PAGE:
Ironically, they achieved this by embracing the new. The film was digitally color-graded by Roger Deakins to achieve a sepia look. The effect resulted in a movie that looked distinctly retro, despite being shot in the late 90s. Today, pretty much every major film uses digital color grading, and it’s all thanks to the Coens and Deakins.
This rig is another one of those filmmaking technologies that many people take for granted. For the unfamiliar, Steadicam is the stabilizing rig that’s always attached to the camera in behind-the-scenes footage. They enable camera operators and the camera itself to move independently of each other.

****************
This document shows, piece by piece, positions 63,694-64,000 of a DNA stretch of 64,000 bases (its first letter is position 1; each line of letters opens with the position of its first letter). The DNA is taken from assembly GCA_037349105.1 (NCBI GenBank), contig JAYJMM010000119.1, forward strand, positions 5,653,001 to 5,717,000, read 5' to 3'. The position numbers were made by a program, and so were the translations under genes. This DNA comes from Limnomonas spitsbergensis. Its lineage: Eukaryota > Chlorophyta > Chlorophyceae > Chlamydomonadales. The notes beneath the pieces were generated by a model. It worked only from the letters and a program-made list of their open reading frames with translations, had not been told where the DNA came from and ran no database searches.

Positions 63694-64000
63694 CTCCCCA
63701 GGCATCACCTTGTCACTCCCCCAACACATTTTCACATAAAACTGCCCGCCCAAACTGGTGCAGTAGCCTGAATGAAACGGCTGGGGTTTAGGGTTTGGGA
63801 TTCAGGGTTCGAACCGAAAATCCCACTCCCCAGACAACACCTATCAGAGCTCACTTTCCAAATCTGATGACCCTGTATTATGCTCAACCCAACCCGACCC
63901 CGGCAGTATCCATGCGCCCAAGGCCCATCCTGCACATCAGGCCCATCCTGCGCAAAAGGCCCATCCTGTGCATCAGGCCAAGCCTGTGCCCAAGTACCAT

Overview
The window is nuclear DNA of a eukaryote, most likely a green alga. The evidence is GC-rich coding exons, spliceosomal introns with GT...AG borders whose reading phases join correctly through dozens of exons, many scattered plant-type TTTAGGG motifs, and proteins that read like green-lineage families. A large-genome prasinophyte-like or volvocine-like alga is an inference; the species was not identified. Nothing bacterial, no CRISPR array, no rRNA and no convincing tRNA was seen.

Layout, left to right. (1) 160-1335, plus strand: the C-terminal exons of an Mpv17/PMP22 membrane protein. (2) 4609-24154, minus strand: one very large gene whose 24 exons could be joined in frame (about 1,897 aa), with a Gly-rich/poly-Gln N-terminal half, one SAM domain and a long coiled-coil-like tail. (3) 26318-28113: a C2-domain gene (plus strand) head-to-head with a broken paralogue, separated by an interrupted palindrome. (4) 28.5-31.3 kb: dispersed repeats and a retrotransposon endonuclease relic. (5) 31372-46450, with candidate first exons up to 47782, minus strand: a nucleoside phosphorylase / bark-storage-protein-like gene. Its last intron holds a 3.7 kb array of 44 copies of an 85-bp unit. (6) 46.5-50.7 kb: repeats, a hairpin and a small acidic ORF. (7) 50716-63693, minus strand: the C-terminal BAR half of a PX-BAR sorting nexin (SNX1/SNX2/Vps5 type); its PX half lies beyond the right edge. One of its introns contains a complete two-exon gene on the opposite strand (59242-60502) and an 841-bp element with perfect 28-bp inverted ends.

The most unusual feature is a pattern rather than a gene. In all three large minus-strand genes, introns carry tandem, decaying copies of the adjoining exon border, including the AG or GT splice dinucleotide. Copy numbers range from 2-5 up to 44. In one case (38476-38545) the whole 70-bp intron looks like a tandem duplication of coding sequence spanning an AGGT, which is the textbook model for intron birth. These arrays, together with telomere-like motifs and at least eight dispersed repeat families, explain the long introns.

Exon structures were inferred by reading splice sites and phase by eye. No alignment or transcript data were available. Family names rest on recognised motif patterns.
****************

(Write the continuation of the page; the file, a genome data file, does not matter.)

It’s an effect that’s overlooked but is immediately noticeable when it’s not there. Steadicam allows for smooth and dynamic shots without strenuous effort from the operator. Rocky would popularize the use of Steadicam thanks to its training montages across Philadelphia. These iconic scenes wouldn’t have hit the same had the camera been a boring tracking shot or a shaky mess.
Algorithmic Video Editing
Algorithmic video editing might seem like another one of those fads like the AI image generators, but these are different. Unlike the AI image editors that actively steal from artists and don’t require much thought, algorithmic video editing is a complex and practical beast. At its core, it’s video editing that streamlines the most basic parts of the process.